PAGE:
Sugar Never Tasted so Good

“Michigan never left,” said Michigan head football coach Brady Hoke, following his team’s 23-20 overtime thriller win over Virginia Tech in the Allstate Sugar Bowl on January 3. Many have been asking that question all season because of former coach Rich Rodriguez and his failure to keep the team around the .500 mark during his three years as head coach.

Team 132, as Hoke and many players call the Michigan Wolverine 2011 football team, won 11 games this year, including the Sugar Bowl win. They are only the fifth team in Michigan football history to win 11 games in a season.

The Mercedes-Benz Superdome in New Orleans, Louisiana was gearing up for three games in about a week. First up was the Allstate Sugar Bowl, followed by an NFL playoff game between the Detroit Lions and New Orleans Saints, and finishing up with the Allstate BCS National Championship between Louisiana State University and Alabama University.

The Big Easy was packed with Michigan fans, outnumbering the Hokie fans about 3-1. The Superdome holds 76,468 for a football game. The bowl game didn’t sell out and had about 12,000 empty seats. Still, the Wolverine fans came out in force and when the game had Wolverine momentum, you could definitely hear it.

The football game was one of the more exciting games in the Bowl Championship Series, according to many analysts. It went into overtime and had some very exciting plays. The Virginia Tech Hokies scored first with a couple of field goals.

UM Quarterback Denard Robinson and the offense couldn’t get much going on their opening drives and needed something. When asked about giving up two field goals early and what he changed to get the offense going, Robinson responded, “We knew the defense was stepping up and making big plays. It was time for the offense to step up and make plays, and that’s what we did.” It was considered a success holding the Hokie offense to just field goals, being down 6-0 early.

Robinson and the Wolverine offense did respond, and in quick fashion too. Late in the second quarter, the offense took charge after a roughing the kicker penalty on a punt, getting the ball back. This was their big chance to at least take a tie into halftime, without converting the extra point. They capitalized and Robinson threw a 45-yard touchdown pass to wide receiver Junior Hemingway. With a Matt Wile extra point, the Wolverines had a 7-6 lead.

The special teams came up big on the kickoff as the Hokies fumbled the ball on the return with great field position, near the red zone. The Wolverines took little time in completing a couple of passes, cruising into the red zone, and took a 10-6 lead at half with a Wile 24-yard field goal.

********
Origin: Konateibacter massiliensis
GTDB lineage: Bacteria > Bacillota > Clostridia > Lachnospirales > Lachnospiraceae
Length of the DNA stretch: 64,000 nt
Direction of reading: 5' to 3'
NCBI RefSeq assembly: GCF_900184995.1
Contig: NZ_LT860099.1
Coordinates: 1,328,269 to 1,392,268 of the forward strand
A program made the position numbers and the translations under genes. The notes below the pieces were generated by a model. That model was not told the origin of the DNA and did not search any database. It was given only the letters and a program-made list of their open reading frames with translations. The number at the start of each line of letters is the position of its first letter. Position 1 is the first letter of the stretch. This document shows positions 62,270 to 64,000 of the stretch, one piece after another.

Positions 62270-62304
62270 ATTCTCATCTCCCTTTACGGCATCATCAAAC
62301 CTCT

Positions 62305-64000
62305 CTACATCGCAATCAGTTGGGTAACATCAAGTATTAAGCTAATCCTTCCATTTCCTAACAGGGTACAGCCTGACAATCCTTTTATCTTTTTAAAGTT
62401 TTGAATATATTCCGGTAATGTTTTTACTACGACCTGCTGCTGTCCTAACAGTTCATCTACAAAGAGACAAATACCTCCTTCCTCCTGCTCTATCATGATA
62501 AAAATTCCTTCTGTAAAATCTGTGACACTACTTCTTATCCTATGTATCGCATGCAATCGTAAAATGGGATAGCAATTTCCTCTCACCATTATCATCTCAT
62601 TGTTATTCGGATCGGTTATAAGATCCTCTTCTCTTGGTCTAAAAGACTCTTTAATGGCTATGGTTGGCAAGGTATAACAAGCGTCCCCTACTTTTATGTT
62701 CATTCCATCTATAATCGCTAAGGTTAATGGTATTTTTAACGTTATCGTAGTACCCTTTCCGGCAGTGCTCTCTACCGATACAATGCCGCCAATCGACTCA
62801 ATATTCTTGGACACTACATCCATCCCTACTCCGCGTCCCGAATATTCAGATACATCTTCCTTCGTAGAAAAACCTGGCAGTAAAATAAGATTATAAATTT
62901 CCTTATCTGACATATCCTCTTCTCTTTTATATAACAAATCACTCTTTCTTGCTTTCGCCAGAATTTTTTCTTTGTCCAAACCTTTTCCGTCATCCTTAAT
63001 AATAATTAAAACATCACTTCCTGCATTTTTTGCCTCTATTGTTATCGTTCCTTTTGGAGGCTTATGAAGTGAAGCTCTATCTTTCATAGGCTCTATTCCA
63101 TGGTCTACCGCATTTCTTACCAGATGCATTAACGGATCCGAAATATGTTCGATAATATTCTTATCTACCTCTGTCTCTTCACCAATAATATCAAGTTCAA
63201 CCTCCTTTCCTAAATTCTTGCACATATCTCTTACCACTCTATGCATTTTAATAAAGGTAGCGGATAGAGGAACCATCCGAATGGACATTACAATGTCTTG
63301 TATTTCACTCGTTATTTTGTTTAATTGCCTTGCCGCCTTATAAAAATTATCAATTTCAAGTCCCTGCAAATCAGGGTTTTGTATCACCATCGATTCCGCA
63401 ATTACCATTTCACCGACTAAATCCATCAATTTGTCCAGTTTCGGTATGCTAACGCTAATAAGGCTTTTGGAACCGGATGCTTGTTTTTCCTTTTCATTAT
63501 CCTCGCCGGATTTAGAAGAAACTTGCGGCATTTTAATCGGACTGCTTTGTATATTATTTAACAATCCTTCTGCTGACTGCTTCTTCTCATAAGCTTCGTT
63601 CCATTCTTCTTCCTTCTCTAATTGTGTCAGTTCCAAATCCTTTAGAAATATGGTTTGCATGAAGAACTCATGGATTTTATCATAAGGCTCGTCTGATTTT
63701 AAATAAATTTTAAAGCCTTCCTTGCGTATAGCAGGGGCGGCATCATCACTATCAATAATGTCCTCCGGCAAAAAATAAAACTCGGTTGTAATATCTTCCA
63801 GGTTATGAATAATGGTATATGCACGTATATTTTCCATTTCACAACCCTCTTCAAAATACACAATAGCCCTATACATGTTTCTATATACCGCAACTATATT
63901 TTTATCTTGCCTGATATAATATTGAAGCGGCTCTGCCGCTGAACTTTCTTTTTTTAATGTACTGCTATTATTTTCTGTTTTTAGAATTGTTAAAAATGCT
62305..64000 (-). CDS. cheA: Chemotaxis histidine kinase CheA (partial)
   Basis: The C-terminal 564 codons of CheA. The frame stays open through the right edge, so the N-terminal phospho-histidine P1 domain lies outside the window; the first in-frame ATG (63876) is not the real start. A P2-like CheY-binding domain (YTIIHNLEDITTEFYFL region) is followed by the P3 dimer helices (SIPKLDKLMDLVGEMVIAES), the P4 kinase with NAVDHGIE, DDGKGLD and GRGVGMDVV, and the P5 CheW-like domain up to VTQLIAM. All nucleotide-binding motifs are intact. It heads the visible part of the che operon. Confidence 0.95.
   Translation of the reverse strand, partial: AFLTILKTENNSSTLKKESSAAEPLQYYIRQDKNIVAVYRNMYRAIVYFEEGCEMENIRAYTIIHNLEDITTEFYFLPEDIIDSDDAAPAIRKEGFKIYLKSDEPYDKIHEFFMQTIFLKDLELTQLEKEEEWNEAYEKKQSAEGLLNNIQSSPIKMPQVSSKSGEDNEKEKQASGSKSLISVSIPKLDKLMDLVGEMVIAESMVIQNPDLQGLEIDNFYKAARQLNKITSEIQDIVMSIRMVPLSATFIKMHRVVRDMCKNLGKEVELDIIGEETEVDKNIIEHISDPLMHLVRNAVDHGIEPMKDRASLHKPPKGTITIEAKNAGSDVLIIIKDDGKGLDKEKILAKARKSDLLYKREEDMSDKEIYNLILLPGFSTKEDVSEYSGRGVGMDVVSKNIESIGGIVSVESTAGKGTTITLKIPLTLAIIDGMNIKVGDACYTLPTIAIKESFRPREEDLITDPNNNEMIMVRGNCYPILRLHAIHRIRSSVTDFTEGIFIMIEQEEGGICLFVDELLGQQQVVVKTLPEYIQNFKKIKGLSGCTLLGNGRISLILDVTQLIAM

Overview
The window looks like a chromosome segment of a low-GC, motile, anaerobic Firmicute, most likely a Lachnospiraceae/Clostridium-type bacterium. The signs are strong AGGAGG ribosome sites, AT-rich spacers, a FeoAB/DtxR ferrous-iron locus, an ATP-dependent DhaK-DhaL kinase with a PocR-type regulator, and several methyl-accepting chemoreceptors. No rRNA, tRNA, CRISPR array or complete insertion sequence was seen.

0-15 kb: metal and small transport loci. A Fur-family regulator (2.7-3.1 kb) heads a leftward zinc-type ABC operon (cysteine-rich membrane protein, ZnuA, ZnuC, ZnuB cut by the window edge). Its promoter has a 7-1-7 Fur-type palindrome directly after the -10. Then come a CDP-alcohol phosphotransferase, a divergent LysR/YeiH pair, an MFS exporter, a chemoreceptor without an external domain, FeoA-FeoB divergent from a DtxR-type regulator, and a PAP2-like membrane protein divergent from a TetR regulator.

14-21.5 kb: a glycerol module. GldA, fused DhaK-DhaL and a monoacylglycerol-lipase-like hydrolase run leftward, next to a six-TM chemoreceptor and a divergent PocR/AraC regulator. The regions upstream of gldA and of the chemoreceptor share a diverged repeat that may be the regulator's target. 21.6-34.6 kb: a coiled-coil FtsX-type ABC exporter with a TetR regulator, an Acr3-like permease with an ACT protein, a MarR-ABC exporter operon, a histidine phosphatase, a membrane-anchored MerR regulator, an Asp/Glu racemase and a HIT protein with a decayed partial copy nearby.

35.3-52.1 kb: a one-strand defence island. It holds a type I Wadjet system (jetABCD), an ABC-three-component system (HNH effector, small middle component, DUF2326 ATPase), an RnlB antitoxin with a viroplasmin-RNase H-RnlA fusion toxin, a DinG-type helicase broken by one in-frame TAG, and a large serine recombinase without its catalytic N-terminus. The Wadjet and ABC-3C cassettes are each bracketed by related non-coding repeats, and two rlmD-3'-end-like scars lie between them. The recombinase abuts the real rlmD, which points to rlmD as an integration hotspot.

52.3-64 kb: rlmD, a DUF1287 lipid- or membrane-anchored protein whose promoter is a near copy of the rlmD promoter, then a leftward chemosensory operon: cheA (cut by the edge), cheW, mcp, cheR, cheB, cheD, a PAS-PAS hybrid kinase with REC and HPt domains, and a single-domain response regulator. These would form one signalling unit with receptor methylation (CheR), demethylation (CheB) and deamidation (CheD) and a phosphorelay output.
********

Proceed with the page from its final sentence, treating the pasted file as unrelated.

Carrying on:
An interception on the second possession for Virginia Tech of the second half resulted in a touchdown for the Wolverines, increasing their lead to 17-6. The game was looking out reach for the Hokies with an 18-yard touchdown reception by Hemingway again. The Hokies found their way back into the game though, as third string kicker Justin Meyer hit a 36-yard field goal to cut the lead to 17-9, which is how the third quarter would end.

The Hokies tied the game early in the fourth quarter with a one-yard touchdown run by quarterback Logan Thomas, and a successful two-point conversion. Thomas threw a two-yard two-point conversion to tie it at 17. A football game was finally alive in the French Quarter. UM kicker Brendan Gibbons hit a 39-yard field goal to take the lead at the four minute mark of the fourth quarter, but with two seconds left, third string kicker Meyer, who hadn’t kicked a field goal in a football game since high school before this one, hit a 25-yard field goal to send it into overtime.

As usual, the overtime rules were the same. Each team has a possession. Virginia Tech won the first possession and started on the 25-yard line. It was very tense, exciting, and in the moment. After a couple of running plays, the Hokie offense opted for a pass play. A 20-yard pass from Thomas to wide receiver Danny Coale was officially called a touchdown.

It looked as if Virginia Tech would go on to win this game if the Wolverine offense couldn’t score a touchdown. Luckily, the touchdown was reviewed and it was overturned, ruling that Coale did not have full possession of the ball, as it hit the ground when he came down. The Hokies settled for a field goal, but Meyer, who hit his previous three, missed a 37-yarder.

Michigan had full momentum. All they needed was a field goal. In fact, Hoke said they “were playing for the field goal, not the touchdown.” The ball was given to running back Fitzgerald Toussaint who accumulated a total of five yards on three rushes. That set up a 37-yard field goal by Brandon Gibbons. He hit it clear through the uprights, sending the Michigan sideline into frenzy. It was the Wolverines’ first BCS win since 1999 in the Orange Bowl and first BCS appearance since 2006.

Junior Hemingway was named MVP, and the win sent the seniors off on a great note. “It feels great to be a part of this team and to end my career with a great win,” said fifth-year senior Mike Martin. Michigan finished ranked number 12 in the BCS and has legitimate shot at the BCS Championship next year. The Wolverines will open up next season against the BCS Champion Alabama Crimson Tide at Cowboys Stadium. As always, Go Blue!

To read the original article, go to The Michigan Journal.
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